16. MARKETING MIXES FOR SERVICES: Service and Distribution • The Service Mix • Service organizations offer multiple services. Designing a service strategy means deciding what new services to introduce to which target markets, what existing services to maintain, and what services to eliminate. • Distribution Strategy • Number of outlets • Direct vs indirect distribution • Location(s) • Scheduling 2000 South-Western College Publishing

  17. MARKETING MIXES FOR SERVICES: Promotion • Promotion Strategy • Stressing tangible clues (You’re in good hands... with Allstate) • Using personal information sources (celebrity endorsements) • Create a strong organizational image (McDonald’s Golden Arches) • Engage in post purchase communication (call to make sure your car service repair experience was satisfactory) 2000 South-Western College Publishing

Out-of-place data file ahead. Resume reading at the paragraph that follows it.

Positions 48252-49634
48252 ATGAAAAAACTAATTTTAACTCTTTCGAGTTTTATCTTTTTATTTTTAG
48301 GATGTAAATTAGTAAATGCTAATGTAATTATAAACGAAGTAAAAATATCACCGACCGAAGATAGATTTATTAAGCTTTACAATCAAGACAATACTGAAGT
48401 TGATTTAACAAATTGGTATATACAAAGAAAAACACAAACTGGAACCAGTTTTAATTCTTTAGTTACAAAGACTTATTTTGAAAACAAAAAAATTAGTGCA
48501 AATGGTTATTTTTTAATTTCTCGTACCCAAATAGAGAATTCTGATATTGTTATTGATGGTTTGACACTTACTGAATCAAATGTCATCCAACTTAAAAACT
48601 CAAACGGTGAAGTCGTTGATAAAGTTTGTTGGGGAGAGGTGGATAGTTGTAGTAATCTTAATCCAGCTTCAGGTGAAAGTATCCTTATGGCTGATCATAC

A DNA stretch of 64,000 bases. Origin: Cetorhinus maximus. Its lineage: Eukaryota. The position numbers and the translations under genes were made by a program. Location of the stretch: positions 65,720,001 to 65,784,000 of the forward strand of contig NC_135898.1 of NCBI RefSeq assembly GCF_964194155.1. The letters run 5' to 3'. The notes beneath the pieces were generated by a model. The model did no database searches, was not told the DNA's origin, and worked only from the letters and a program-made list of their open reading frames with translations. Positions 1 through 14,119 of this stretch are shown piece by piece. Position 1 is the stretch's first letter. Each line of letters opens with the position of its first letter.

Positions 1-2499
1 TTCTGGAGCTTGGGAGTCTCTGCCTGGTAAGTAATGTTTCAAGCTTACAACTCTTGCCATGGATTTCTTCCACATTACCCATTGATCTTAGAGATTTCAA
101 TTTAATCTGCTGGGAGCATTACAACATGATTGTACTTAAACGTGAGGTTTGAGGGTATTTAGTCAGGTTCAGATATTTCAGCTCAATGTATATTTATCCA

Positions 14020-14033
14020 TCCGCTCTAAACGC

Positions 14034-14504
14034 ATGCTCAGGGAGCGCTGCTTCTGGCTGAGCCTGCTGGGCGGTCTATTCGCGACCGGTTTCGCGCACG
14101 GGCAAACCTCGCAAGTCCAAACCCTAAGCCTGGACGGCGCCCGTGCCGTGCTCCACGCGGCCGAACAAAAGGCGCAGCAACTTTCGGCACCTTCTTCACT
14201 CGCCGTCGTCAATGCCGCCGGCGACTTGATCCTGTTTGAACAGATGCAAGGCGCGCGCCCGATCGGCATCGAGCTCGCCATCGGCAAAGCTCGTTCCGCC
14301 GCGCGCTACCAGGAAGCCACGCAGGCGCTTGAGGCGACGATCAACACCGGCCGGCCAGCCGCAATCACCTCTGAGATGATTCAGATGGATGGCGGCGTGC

18. MARKETING MIXES FOR SERVICES: Price • Pricing strategies might include: • Revenue-oriented pricing • Operations-oriented pricing • Patronage-oriented pricing • A combination of the above • Price Strategy • Pricing may be based upon a specific task accomplished, time consumed by the task, the consumption of goods, or the expertise of the service provider • Prices are sometimes bundled and other times a la carte. 2000 South-Western College Publishing